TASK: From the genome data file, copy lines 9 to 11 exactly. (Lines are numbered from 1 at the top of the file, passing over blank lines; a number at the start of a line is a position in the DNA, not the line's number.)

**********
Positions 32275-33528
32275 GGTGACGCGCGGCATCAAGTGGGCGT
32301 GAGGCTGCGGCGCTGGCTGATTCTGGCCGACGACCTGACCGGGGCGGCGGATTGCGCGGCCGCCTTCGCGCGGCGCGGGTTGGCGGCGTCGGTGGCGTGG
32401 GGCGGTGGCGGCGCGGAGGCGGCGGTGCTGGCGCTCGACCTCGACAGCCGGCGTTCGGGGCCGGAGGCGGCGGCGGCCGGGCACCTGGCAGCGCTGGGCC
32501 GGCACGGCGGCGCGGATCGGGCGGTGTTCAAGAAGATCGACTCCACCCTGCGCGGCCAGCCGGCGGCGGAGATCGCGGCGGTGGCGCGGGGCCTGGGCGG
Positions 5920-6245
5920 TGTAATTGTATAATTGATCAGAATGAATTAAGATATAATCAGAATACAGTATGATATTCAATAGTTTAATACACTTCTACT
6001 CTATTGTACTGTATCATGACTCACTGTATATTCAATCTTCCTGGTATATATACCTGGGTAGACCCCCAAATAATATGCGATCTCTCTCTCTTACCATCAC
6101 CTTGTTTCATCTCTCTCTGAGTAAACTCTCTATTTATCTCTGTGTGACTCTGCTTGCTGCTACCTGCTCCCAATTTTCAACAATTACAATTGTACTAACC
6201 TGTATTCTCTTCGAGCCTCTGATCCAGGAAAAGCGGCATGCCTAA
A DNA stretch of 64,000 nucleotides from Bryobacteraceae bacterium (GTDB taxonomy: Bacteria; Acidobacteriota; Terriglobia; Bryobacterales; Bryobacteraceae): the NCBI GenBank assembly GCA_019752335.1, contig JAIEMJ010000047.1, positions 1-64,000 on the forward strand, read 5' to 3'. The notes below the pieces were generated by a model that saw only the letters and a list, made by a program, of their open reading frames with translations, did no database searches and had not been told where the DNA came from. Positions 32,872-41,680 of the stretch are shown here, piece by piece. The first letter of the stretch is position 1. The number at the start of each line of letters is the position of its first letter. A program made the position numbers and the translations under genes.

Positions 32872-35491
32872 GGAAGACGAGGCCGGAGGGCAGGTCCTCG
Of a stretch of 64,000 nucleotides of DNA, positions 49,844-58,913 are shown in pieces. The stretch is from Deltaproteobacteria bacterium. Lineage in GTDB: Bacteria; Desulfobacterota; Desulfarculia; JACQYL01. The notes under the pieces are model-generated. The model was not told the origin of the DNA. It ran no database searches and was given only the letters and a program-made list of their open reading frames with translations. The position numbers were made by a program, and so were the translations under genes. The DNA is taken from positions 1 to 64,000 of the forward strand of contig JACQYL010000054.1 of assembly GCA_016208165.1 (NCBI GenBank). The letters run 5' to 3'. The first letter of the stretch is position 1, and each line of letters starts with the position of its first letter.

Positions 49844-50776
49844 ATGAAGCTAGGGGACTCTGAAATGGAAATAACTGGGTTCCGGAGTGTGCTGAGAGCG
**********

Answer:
6101 CTTGTTTCATCTCTCTCTGAGTAAACTCTCTATTTATCTCTGTGTGACTCTGCTTGCTGCTACCTGCTCCCAATTTTCAACAATTACAATTGTACTAACC
6201 TGTATTCTCTTCGAGCCTCTGATCCAGGAAAAGCGGCATGCCTAA
A DNA stretch of 64,000 nucleotides from Bryobacteraceae bacterium (GTDB taxonomy: Bacteria; Acidobacteriota; Terriglobia; Bryobacterales; Bryobacteraceae): the NCBI GenBank assembly GCA_019752335.1, contig JAIEMJ010000047.1, positions 1-64,000 on the forward strand, read 5' to 3'. The notes below the pieces were generated by a model that saw only the letters and a list, made by a program, of their open reading frames with translations, did no database searches and had not been told where the DNA came from. Positions 32,872-41,680 of the stretch are shown here, piece by piece. The first letter of the stretch is position 1. The number at the start of each line of letters is the position of its first letter. A program made the position numbers and the translations under genes.